Two years ago, the organisation of World MS Day, asked us to write a letter to our newly diagnoses self, no matter how long ago we were diagnosed: “If asked to write a letter to yourself today, to be read on the day you were first diagnosed, what would you say? Would you tell yourself to slow down and take stock? Or tell yourself to dive head first into living?”

Dear me,

“You have mild MS…”

“Mild” is good, “mild” means that I can keep on working, “mild” means that I will be able to live with it.

“It is just “mild” so nothing is wrong with me…”

I remember every single minute of today, of my diagnosis. What was said; done; not acknowledged.

I was told I would have to change my lifestyle. I think these words are even worse than hearing I have mild MS. I don’t want to change my lifestyle, and besides, how do you change your lifestyle?

How, when all this started?

Denial is setting in because I don’t want this illness inside me, I want to live, to travel, to study, to work.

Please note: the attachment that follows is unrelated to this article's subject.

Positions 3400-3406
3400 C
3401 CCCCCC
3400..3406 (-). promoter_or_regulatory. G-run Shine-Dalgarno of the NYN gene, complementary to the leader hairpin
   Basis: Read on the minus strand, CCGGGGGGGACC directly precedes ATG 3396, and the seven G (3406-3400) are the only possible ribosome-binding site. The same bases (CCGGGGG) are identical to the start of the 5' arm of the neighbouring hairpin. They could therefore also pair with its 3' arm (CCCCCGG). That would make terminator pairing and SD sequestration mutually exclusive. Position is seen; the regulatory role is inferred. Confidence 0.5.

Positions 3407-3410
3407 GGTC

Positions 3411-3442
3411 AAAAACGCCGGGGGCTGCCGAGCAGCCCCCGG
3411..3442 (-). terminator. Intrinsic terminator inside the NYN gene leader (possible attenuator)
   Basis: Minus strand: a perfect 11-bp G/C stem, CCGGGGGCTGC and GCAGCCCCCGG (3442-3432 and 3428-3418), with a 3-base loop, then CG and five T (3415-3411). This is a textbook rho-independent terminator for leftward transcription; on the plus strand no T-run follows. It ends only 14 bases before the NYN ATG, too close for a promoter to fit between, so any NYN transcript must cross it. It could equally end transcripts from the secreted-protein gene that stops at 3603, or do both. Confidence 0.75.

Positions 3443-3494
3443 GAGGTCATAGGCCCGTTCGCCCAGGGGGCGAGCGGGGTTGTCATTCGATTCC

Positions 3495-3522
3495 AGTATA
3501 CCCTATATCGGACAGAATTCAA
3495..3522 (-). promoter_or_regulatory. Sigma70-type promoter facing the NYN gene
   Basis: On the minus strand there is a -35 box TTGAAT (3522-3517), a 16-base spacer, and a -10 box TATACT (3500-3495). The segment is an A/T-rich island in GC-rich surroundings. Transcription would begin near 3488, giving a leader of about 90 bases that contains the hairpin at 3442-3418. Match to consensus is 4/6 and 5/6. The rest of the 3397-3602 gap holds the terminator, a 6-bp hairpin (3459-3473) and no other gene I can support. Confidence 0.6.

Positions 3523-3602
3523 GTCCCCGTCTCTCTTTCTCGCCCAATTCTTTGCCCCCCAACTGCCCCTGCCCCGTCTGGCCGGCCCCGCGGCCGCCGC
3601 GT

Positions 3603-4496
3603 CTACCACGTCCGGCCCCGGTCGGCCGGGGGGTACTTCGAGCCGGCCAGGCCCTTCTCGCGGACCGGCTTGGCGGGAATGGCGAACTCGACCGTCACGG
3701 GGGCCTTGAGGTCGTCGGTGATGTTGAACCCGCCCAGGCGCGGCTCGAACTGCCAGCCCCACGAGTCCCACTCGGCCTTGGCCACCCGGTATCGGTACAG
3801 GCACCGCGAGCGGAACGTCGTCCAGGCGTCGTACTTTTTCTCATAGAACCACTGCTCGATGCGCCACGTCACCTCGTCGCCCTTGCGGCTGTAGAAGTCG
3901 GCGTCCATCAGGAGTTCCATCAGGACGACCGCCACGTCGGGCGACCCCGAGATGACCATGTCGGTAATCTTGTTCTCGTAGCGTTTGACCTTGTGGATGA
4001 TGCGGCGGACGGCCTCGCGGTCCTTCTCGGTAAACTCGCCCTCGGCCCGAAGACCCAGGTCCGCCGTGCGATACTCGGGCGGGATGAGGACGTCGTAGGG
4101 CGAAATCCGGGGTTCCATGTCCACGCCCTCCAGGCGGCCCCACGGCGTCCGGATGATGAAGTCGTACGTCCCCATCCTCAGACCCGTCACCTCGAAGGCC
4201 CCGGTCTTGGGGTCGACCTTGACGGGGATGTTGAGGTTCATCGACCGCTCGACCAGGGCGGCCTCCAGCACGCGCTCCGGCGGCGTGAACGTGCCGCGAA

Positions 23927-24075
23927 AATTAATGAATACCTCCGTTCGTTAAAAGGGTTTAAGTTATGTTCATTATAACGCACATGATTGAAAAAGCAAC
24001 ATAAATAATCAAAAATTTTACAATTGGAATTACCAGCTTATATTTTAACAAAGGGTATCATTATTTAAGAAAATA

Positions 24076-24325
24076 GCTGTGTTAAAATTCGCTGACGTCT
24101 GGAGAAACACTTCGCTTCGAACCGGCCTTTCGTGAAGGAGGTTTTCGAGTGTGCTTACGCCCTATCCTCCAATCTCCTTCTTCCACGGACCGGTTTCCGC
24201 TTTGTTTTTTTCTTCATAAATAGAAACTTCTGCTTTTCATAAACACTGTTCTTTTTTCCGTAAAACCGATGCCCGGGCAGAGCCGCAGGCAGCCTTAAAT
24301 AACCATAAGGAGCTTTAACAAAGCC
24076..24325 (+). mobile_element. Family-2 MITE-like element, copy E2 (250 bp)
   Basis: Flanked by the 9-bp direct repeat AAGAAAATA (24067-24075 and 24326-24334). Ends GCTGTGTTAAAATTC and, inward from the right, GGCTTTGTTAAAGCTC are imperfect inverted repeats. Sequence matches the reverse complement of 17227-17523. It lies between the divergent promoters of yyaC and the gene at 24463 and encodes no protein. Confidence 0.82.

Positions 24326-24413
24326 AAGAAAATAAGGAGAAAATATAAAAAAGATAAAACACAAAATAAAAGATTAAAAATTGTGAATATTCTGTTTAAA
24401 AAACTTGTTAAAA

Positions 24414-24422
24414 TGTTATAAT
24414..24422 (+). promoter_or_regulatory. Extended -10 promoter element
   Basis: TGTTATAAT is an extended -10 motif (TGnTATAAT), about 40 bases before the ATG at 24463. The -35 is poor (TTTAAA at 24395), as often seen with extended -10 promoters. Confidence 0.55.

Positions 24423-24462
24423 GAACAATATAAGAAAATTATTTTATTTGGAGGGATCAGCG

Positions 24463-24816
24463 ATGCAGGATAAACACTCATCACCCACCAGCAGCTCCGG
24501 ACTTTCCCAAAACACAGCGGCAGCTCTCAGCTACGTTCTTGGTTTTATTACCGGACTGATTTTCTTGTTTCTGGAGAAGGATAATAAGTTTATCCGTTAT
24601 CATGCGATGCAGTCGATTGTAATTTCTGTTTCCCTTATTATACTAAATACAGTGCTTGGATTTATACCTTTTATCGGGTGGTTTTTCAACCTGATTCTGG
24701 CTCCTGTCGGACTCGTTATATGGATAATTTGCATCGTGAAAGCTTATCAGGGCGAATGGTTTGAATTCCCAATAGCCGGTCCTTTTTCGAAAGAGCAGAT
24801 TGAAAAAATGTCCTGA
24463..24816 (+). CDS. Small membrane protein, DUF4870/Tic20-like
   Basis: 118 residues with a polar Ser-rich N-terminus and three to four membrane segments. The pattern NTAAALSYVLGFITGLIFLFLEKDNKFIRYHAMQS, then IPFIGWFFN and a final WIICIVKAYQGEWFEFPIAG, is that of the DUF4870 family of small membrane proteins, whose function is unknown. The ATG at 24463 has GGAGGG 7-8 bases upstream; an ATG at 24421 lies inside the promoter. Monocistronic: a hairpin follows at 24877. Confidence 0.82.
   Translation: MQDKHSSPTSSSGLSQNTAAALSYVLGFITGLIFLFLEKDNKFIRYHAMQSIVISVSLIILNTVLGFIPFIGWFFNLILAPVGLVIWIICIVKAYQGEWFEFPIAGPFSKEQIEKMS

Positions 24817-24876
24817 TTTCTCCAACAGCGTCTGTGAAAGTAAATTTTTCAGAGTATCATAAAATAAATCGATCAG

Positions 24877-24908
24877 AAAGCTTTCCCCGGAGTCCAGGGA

To work. Will I tell my employer?

Will I tell my colleagues, friends, family?

Denial somehow turning into joy because I am not imaging the symptoms I have because the consultant in hospital thought I was “just-another-Monday-morning-I-don’t-want-to-go-to-work-today” case when I checked myself in hospital just weeks before my diagnosis. Joy because it is not a tumour. Joy because I want to live, because I need to live.

So here I am now. An illness that cannot be cured, and I am told to change my lifestyle. I am not going to because this is my life, and I want to live. And I will. I will work, and enjoy life, every single second of it. Because this life is only just beginning.

“You look after yourself, girl…”

I am, and I will, no matter how far this illness will take me.

© Willeke Van Eeckhoutte and Ireland, Multiple Sclerosis & Me, 2011-2014. Unauthorized use and/or duplication of this material without express and written permission from this blog’s author and/or owner is strictly prohibited. Excerpts and links may be used, provided that full and clear credit is given to Willeke Van Eeckhoutte and Ireland, Multiple Sclerosis & Me with appropriate and specific direction to the original content.

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